Friday, 1 May 2009

"Globalization" in China

The Globalist have an interesting article looking at the relationship between the Chinese state and "globalisation". It is interesting that the very phrase "globalisation" has such negative political connotations in China.

I am not convinced by a lot of this article but it does raise some interesting points.

“Democracy Is A Good Thing,” [Globalist]

While China has undoubtedly reaped many benefits from the process of globalization, many of its people are still skeptical of the true nature of this market-integrating phenomenon.

In the early half of the 1990s the word "globalization" itself was so politically sensitive that Chinese scholars avoided mentioning it in articles and books.

On a practical level, globalization was long-regarded as synonymous with capitalist development, a fact that explains the previous ideological sensitivities it carried.


Peter B said...

There is no doubt a segment of the population, including some very influential people believe globalization is a net negative for China because it is seen as an extension of "free market capitalism" and western ideology which is at odds with the culture, values and economic sovereignty of China. You can agree or disagree with their perspective but it is a view that needs to be respected and considered in addressing the future development of the country and its international relations,

Under the Lemon Tree said...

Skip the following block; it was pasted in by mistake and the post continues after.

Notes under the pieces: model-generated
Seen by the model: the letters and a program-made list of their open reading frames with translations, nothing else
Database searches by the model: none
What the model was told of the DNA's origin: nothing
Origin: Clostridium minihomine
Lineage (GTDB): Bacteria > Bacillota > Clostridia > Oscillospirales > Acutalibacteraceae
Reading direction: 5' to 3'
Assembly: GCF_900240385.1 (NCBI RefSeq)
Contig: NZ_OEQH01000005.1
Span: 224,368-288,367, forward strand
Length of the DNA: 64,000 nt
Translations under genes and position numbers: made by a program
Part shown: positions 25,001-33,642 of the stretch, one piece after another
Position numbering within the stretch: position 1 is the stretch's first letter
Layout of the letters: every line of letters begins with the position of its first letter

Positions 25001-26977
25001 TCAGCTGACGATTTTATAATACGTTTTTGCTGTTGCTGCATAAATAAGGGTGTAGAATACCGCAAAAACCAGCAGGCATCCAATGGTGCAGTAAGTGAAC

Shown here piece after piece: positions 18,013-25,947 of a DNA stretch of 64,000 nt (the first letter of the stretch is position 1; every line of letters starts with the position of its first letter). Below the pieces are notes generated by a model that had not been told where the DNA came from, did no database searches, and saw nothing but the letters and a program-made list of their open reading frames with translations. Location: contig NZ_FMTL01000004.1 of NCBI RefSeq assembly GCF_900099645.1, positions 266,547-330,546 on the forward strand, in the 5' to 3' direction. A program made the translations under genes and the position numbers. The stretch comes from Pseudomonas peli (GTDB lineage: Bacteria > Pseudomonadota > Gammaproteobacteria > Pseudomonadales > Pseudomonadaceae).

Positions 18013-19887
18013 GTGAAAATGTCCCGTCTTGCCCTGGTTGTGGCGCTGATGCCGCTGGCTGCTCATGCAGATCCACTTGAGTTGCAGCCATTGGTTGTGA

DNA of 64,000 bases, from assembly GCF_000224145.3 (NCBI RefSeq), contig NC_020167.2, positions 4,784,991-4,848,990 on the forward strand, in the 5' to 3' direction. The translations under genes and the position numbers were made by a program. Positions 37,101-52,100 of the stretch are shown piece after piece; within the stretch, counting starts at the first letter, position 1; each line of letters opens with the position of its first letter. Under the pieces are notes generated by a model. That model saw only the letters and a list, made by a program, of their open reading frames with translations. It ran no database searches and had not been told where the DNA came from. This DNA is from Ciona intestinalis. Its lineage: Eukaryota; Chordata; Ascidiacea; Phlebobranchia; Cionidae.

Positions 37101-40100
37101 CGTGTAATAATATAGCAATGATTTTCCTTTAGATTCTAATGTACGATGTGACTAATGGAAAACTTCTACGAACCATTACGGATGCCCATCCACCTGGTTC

Previous history plays an important role in this discussion. Given China's experience with foreign concessions across the country and repeated (at least perceived) ill-treatment by foreigners, the tendency among some Chinese against globalization should be understandable. The best way to change this attitude cannot be to say it is wrong but through repeated positive and fair interaction. If LA or London were owned by the Japanese, French, and Bolivians I would expect American and English citizens to fear a rising foreign involvement.

Rather than railing against the anit-globalization sentiment, it is important to understand why it is so pervasive. Historical and present conditions play into this. As Peter B said, respecting this position will help future engagement in the nation.

China Economist said...

Thanks for the comments. Perhaps there has been some misunderstanding. I agree entirely with Peter. Of course many in China will believe globalisation to be negative. My unease is merely with the article itself.

I happen to beleive a China backlash is very likely and that the Chinese government has a bigger job on its hand than many realise.

This is the reason for posting this article.